With the recent outbreak of hand, foot, mouth disease or also known as HFMD, parents are getting more concerned about whether it is safe to bring their children to public places or even schools. While the disease has always been known as an endemic (i.e. an infection that is always present, but in low-frequency),  this year alone more than 40,200 cases have been reported across Malaysia. Most recently, it even claimed two casualties, putting everyone on high alert.

But what exactly is HFMD? How did it get transmitted from a person to another, and is there anything that we can do about it? In this article, we are going to learn all about the disease and the precautionary steps that need to be taken to prevent it from spreading to our little ones.


Originating from the viral infections of the Coxsackie A16 and Enterovirus 71 (EV71) strains, HFMD is a moderately contagious disease that attacks both children and adults. Nevertheless, children below five years old are more prone to the disease because often, they have yet to develop a strong body immunity against it.

The virus typically spreads through nose and throat discharges (e.g. saliva, nose mucus), blister fluid and faeces of an infected person. The first week of the illness is the most contagious phase for the disease. Hence, should your child came in contact with it, do avoid from going to public places until it subsides.

Mother checking body temperature on thermometer in bedroom


Usually, the symptoms of HFMD are only visible after 3 to 6 days after being exposed to the virus. This is called the ‘incubation period’. The common signs that might be visible after the incubation period include fever, redness of the eyes, loss of appetites, loose stool, minimal urine output, and weak limb movement. Then, as the name implies, usually there would be some presence of painful rash-like blisters or lesions on the hand, foot and mouth of the child. Nevertheless, it is important to note that this is not always the case for all children. Different child shows different reaction to the strain and at times, only oral lesion are present, making it hard for parents and teachers to realise it because it is not very obvious.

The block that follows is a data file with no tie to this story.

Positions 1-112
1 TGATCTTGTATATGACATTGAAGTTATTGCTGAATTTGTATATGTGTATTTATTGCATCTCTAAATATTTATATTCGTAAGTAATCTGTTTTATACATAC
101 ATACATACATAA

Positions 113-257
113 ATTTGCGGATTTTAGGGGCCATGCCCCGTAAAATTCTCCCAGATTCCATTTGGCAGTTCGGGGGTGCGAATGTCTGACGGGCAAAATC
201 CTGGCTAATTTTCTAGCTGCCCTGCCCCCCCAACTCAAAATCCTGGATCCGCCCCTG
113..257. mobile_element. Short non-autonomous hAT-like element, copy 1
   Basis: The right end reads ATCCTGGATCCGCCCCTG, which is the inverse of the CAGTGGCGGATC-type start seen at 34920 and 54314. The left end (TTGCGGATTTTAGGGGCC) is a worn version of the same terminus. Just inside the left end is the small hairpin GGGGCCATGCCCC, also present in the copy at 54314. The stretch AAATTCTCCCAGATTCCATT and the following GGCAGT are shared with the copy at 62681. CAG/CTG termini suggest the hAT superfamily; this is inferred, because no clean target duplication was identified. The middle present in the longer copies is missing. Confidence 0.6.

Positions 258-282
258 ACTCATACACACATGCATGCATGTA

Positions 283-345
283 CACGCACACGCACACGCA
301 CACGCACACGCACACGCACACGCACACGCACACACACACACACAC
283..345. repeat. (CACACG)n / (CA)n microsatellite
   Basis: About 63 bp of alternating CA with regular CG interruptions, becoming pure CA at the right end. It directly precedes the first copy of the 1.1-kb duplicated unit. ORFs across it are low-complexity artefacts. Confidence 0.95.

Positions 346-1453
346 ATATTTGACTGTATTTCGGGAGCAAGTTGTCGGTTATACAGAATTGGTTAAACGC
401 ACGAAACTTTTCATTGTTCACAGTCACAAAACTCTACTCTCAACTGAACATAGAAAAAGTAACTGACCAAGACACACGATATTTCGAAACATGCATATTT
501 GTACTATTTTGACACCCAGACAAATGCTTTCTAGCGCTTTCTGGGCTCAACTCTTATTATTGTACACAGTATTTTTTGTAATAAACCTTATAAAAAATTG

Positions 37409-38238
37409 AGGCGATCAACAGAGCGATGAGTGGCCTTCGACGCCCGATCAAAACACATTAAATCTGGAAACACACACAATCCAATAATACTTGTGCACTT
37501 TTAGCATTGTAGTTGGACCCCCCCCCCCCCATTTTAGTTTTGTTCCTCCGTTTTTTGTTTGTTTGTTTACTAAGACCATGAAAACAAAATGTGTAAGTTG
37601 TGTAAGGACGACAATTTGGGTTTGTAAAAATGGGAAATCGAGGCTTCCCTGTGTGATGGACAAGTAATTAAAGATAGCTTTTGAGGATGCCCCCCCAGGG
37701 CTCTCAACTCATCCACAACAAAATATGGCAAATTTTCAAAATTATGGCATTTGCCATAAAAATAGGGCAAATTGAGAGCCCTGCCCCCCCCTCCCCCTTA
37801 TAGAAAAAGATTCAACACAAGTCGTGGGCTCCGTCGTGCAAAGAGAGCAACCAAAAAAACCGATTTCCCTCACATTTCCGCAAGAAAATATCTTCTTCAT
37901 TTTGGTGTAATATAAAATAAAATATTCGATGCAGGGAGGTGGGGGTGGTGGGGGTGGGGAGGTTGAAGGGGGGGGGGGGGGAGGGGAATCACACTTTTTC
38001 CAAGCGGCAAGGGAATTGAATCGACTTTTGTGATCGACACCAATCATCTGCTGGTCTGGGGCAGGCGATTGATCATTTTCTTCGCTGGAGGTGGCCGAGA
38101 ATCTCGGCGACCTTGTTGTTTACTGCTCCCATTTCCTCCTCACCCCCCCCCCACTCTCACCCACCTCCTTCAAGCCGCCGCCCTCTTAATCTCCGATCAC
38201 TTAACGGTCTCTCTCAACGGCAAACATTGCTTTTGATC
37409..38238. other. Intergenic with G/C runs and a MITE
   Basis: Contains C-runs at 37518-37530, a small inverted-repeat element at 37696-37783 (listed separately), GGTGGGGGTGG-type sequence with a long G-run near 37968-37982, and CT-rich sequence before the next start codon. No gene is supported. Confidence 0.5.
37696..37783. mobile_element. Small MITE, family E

Having your little ones diagnosed with HFMD can be heart-wrenching. And as a responsible parent and functioning member of the society, surely you wouldn’t want other parents to feel the same too. So here are some tips on what to do if your child has HFMD :

  • Inform your child’s school, kindergarten, or enrichment centre as soon as you can. This is so that they can look out for symptoms in other children and take extra precautionary steps to avoid the dissemination of the disease.
  • Until you are sure that your little one is completely well, do avoid going to public places for a while. Utilise the medical leave given by the doctor, and have them rested fully.
  • For fever, you can just head to the pharmacy and get fever reducers like acetaminophen or ibuprofen. Do note that aspirin is not for children. Get the pharmacist to prescribe you a proper set of medication.
  • As mouth ulcers can be really painful, some children would refuse to eat. If that’s the case, first, make a change to soft diet e.g. purée or porridge. Chilled soft fruits like watermelon could do the trick too. Also, ensure that the food and milk are not hot or too warm. Then to numb the pain, you can use chilled teethers, mouthwashes, spray or pain-relief gel-like Medigel.
  • In preventing dehydration, it is crucial for grownups to make sure that their children get sufficient intake of fluids. Should your little ones have difficulties in consuming liquid, they may need to receive them through an IV.


Hand, Foot & Mouth Disease (HFMD) - Little girl washing hands



As of now, according to Datuk Dr. Noor Hisyam, the Chief Health Director of Malaysia’s Ministry of Health, there is no medication or vaccination available to prevent the disease. China is the only country in the world that has it but the number is fairly limited.

However, practicing good hygiene has always been proven to be a good and uncostly prevention method. Below are some of the things you can do to ensure your family and friends are safe from HFMD :

  • Make sure to disinfect or wash your hands frequently and properly (i.e. for at least 20 seconds) e.g. after going to the toilet, before eating, changing diapers, and don’t forget to teach your little ones to do the same.
  • Do not touch your eyes, nose, and mouth with unwashed hands.
  • Prevent from having close physical contact or sharing food and eating utensils with those who have HFMD.
  • Use bleach or sanitisers to disinfect toys that are contaminated saliva, cough, sneeze or nasal fluid and surfaces that are frequently touched.
  • Wear a mask when feeling unwell and don’t forget to cover your mouth with tissue or handkerchief when sneezing or coughing.
  • Before sending your little ones to their schools, do check their temperature and look out for any rashes on their hands, feet, and mouth. Use torchlight (if needed) to see if there lesions on the palate of the mouth.


Hand, foot, and mouth disease (HFMD) Guide

Editor’s note: Because HFMD is an endemic, there wouldn’t be a time where we don’t have it anymore. Thus, parents and educational premises should always stay vigilant and take the appropriate measures to prevent it from spreading.